Abstract: Case Reports |

Uncommon Presentation of Rheumatoid Pleuritis FREE TO VIEW

Frank R. Quijano, MD; Timothy T. Dwyer, MD; Trenton D. Nauser, MD, FCCP
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University of Kansas Medical Center, Kansas City, KS


Chest. 2003;124(4_MeetingAbstracts):275S. doi:10.1378/chest.124.4_MeetingAbstracts.275S
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INTRODUCTION:  Pleural disease preceding arthralgia occurs in < 7% of patients with rheumatoid pleuritis. Bilateral pleural effusions are infrequent and massive pleural effusions are rare. We describe a case with the aforementioned features, confirmed by pathognomonic cytologic findings to be rheumatoid pleuritis.

CASE PRESENTATION:  A 56 year-old alcoholic male presented with progressive dyspnea and cough. Physical exam revealed a febrile, tachycardic, unkempt male with poor dentition, left-sided diminished breath sounds, percussion dullness, and normal musculoskeletal exam. Chest radiograph confirmed a massive left pleural effusion. Pleural fluid analysis disclosed pH 7.18, glucose < 10 mg/dl, LDH 3273 IU/L, total protein 4.9 g/dL, WBC 930,000 with 68% neutrophils, negative gram stain, and severe acute inflammation without malignancy on cytology. Closed tube thoracostomy was performed. Despite ceftriaxone and clindamycin, fever persisted with development of diffuse arthralgia. Chest computed tomography (CT) confirmed left pleural fluid evacuation, small right pleural effusion, and cavitary subpleural nodule. Right pleural fluid resembled left-sided fluid upon laboratory evaluation. Pleural fluid Rheumatoid Factor (RF) was 160 IU/ml and serum RF 320 IU/ml. Cultures remained negative. Cytologic review of pleural fluid samples revealed the diagnostic triad: elongated macrophages, giant multinucleated macrophages, and background of granular necrotic debris. Daily oral prednisone 40 mg resulted in resolution of pleuritis and arthralgias.DISCUSSION: Atypical presentation and aspiration pneumonia risk factors lead to initial treatment for complicated parapneumonic effusion. Lack of improvement after pleural fluid drainage and antibiotics, onset of arthralgias, and subpleural nodule on CT shifted our focus toward rheumatoid pleuritis. Although no diagnostic pleural to serum RF ratio exists, the cytologic pathognomonic triad for rheumatoid pleuritis established the diagnosis.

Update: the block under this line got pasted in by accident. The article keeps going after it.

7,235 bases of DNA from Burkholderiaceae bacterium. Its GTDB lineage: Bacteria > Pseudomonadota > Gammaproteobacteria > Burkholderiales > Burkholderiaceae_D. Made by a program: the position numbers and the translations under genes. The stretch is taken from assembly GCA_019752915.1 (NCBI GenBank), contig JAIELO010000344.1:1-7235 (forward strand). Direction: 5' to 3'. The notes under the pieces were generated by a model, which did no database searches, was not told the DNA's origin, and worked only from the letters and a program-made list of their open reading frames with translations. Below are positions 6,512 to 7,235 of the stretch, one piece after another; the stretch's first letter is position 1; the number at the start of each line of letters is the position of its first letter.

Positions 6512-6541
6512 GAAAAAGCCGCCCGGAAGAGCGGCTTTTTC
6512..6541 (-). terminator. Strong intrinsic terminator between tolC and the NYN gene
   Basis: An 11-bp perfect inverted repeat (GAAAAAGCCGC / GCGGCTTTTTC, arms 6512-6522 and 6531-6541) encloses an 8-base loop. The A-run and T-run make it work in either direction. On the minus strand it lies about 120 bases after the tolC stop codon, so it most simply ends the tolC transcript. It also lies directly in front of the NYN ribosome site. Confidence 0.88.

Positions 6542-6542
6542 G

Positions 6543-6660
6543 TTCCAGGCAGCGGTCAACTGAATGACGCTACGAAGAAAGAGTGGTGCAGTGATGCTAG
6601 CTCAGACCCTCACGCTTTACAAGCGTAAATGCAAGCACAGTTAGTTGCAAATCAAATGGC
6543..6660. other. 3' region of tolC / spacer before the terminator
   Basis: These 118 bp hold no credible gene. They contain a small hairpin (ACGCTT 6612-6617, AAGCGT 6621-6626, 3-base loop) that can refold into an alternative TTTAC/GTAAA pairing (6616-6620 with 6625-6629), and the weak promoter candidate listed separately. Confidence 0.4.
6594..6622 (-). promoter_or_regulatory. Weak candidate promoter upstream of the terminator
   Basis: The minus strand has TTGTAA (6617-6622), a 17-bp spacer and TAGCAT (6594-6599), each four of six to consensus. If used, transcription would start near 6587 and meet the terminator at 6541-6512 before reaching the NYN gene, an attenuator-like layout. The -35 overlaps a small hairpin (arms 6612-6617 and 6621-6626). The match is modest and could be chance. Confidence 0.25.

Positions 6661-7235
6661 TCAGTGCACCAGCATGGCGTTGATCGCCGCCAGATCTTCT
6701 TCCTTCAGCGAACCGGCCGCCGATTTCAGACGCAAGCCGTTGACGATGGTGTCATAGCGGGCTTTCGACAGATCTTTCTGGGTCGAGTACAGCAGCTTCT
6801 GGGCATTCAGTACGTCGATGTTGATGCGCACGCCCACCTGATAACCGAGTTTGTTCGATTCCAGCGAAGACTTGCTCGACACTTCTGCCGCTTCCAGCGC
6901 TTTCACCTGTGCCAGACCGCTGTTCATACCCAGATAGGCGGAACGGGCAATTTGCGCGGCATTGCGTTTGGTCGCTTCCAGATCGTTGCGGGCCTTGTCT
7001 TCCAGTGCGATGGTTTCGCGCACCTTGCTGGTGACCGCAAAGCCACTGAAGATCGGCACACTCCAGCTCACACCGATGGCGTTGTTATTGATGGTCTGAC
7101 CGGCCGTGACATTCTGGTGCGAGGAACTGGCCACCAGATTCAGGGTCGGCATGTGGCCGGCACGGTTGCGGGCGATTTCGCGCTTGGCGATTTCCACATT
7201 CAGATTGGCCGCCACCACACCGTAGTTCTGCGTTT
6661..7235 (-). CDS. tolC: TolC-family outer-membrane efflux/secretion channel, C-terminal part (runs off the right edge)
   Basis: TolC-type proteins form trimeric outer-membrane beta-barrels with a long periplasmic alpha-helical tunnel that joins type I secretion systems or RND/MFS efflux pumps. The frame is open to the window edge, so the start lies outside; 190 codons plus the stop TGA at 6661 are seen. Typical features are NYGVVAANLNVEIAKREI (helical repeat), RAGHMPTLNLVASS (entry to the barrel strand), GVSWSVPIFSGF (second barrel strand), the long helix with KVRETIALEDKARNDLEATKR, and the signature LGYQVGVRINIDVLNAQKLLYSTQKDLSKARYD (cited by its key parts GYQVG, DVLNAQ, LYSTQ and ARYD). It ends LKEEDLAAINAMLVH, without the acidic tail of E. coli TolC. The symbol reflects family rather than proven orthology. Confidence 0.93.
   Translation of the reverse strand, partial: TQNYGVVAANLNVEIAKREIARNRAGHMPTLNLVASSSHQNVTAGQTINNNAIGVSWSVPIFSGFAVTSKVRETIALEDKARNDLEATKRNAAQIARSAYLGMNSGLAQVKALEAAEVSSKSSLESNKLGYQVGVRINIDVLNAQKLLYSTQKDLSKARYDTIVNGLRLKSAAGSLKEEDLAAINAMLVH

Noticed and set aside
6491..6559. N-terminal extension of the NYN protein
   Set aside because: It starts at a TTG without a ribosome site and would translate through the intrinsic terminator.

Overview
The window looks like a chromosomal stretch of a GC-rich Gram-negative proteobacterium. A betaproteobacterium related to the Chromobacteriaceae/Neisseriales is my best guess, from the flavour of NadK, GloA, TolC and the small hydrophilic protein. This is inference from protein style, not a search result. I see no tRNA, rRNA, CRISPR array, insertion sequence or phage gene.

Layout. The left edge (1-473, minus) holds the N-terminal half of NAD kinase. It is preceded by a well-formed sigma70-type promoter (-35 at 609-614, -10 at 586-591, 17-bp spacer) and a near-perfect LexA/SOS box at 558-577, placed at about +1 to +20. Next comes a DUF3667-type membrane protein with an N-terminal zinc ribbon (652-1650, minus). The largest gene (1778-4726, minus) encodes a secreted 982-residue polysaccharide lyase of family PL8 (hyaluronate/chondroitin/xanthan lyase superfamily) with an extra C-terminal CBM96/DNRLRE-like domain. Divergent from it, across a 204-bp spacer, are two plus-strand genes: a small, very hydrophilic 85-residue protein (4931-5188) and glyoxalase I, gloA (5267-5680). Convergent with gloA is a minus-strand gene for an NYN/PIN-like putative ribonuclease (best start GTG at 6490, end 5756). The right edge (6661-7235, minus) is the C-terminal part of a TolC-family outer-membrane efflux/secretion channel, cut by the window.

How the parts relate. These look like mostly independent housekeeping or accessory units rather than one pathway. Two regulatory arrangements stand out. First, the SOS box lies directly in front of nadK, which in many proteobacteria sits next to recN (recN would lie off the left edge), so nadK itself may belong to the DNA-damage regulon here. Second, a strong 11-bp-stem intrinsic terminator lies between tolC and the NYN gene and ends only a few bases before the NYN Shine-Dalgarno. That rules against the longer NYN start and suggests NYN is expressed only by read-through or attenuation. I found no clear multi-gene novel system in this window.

CONCLUSION:  When rheumatoid pleuritis is suspected, the cytopathologist should be alerted to search for the diagnostic triad.

DISCLOSURE:  F.R. Quijano, None.

Tuesday, October 28, 2003

4:15 PM - 5:45 PM


Naylor B, The pathognomonic cytologic picture of rheumatoid pleuritis: the 1989 Maurice Goldblatt Cytology Award Lecture.Act Cytol.1990;34:465–473




Naylor B, The pathognomonic cytologic picture of rheumatoid pleuritis: the 1989 Maurice Goldblatt Cytology Award Lecture.Act Cytol.1990;34:465–473
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